Innovating for food transition: ‘We could step it up a notch’

Our food production is connected to almost all major challenges of our time, including the nitrogen discussion, climate crisis, biodiversity problem, our health, and the energy transition. There is a shared recognition that our current food system needs to change to address these challenges, and that requires innovation. Three experts in product innovation in the food industry (Bas Allart of Brave New Food, Mark van Noorloos of Schouten Europe, and our own Durk Bosma of Future of Food Institute) shed light on the opportunities and challenges that await this sector.

The role of consumers in food innovation.

The limits of our knowledge are being explored through market trends, startup activities, and scientific research. New technologies, ideas, and solutions are being brought to market by startups. However, this is often done with a lack of understanding of the consumer, who will buy it and why. Failing to adequately understand the needs and barriers of the consumer is a major pitfall for many startups and smaller food companies. Many of the innovations arise from sustainability considerations. However, they can only succeed if they also take the consumer’s needs into account, which is frequently broader than only the sustainability concerns.

Durk: “That confirms our vision: before you launch an innovation in the market, you have to have a good story and know your target group very well.”

It turns out that the enthusiasm around the “plant-based revolution” is decreasing. Consumers have more of a desire for traditional meat substitutes, such as plant-based chicken pieces, sausages, schnitzels, and burgers, while the more innovative products have yet to catch on. Successful developments are mostly products that have an improved taste and texture compared to existing products. Innovating takes time and money and only becomes really enjoyable and successful when you know the consumer’s desires well. That’s why it is increasingly recognized that external expert agencies and consumer panels are a vital component in the road to successful innovation.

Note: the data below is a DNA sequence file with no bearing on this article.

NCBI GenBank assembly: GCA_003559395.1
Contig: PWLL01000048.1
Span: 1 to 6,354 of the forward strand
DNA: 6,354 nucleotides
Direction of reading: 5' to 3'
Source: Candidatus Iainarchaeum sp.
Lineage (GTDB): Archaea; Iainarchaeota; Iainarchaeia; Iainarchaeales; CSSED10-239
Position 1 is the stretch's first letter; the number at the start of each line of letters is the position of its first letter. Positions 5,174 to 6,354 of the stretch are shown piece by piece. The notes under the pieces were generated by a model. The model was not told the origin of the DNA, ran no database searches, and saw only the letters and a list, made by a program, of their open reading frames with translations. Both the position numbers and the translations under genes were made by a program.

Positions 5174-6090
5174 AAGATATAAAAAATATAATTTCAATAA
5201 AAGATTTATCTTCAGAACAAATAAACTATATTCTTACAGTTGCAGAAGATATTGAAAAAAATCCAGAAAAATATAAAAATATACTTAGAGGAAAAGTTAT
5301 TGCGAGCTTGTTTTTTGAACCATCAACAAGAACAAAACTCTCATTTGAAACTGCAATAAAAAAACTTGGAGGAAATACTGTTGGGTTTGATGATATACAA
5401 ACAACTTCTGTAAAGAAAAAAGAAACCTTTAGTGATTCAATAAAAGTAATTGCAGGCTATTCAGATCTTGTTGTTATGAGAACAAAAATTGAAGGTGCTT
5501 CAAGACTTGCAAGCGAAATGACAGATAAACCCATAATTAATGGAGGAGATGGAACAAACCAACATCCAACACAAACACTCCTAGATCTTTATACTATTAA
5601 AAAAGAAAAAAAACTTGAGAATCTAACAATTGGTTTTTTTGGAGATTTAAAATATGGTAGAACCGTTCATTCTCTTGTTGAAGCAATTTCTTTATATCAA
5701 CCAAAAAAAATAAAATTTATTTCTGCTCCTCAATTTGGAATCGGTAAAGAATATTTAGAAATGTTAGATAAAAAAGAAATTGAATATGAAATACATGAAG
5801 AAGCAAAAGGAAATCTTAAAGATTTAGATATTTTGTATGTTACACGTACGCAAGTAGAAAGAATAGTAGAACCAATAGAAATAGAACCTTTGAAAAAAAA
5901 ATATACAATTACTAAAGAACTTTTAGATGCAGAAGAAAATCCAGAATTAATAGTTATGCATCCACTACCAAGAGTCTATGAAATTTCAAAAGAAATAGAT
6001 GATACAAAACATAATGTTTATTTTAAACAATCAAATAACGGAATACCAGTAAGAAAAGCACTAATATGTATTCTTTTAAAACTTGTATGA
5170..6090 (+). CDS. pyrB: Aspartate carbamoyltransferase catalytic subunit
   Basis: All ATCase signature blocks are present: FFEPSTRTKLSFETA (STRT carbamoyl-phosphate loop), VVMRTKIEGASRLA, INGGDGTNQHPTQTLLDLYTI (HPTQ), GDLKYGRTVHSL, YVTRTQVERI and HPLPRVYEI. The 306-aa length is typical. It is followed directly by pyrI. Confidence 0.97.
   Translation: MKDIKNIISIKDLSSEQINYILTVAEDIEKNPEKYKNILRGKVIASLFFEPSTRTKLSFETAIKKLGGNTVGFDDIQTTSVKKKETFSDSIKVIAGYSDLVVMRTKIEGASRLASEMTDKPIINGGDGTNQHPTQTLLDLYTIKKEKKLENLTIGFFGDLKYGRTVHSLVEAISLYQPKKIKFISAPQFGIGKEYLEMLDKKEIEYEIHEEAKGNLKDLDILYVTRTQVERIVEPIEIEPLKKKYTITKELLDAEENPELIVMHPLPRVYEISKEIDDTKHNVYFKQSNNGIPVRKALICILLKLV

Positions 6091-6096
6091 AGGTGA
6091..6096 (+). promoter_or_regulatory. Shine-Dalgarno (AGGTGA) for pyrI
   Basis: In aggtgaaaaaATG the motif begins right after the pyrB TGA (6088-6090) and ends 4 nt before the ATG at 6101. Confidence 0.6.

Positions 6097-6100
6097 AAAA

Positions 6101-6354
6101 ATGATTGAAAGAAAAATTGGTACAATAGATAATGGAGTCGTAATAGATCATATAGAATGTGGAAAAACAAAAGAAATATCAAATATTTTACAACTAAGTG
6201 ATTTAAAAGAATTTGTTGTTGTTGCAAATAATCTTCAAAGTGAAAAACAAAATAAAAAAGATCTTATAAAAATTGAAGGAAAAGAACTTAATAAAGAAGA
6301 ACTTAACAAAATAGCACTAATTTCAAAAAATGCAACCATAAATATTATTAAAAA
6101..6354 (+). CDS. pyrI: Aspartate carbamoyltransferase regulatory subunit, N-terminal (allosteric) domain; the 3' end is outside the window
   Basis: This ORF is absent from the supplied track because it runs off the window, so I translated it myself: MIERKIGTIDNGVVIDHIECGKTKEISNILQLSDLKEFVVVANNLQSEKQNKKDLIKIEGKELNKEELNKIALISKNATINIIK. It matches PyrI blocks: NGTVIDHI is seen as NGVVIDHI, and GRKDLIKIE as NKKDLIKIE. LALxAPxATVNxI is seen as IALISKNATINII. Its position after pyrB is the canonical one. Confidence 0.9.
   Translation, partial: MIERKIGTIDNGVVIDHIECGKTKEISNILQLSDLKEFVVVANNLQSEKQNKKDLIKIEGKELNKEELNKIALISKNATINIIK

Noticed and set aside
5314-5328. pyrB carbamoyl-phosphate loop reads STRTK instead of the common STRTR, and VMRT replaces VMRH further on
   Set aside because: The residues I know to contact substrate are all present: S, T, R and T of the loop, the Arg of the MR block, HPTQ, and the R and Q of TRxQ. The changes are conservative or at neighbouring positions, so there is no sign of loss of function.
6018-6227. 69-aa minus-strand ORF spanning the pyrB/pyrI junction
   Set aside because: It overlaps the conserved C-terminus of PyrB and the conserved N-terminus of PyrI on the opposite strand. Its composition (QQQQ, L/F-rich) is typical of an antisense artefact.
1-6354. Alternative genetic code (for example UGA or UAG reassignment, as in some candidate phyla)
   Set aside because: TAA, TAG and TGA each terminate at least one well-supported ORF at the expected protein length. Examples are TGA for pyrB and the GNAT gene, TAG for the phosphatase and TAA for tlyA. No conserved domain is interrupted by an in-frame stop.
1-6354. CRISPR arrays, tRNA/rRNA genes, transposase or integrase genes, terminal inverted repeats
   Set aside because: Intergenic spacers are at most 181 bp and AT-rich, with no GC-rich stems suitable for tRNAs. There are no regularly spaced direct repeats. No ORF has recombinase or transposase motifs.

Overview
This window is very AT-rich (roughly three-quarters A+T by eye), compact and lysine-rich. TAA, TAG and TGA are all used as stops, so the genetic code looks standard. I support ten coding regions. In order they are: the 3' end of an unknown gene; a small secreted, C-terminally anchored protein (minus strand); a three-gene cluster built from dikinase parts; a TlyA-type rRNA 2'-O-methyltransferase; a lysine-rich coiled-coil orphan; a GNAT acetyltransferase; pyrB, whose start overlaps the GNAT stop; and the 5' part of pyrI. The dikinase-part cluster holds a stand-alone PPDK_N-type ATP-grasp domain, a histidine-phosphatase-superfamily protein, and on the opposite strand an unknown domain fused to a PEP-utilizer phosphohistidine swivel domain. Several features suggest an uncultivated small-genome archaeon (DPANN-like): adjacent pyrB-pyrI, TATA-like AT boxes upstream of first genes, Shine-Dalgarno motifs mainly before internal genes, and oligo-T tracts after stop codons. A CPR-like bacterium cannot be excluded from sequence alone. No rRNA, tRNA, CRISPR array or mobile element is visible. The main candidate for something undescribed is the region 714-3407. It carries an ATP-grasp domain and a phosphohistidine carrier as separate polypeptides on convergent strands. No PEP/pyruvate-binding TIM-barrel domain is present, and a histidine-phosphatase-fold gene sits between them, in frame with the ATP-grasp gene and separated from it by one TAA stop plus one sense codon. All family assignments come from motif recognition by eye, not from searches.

Future trends and challenges in the food industry:

Due to recent developments in the social and political landscape, companies find it harder to look to the future. The field of product innovation moves fast and requires continuous adjustments and a proactive attitude. In the short term, the price of products will become especially important, but we will also produce differently: vertical agriculture, on building roofs, and home production in our vegetable garden or own windowsill. There will also be products based on new ingredients, such as cultured meat, insects, and algae, that will be further developed. However, for the time being, these are still too expensive for mass production, do not meet the taste and texture requirements of the consumer, and there is still insufficient enthusiasm for them. Food should be delicious above all, or the price should be more attractive than comparable options.

The transition to a more sustainable food industry is inevitable. If you don’t keep up, you will fall behind. But with collaborations and an open-minded approach to ideas and concepts, the transition will, and should, go faster. 

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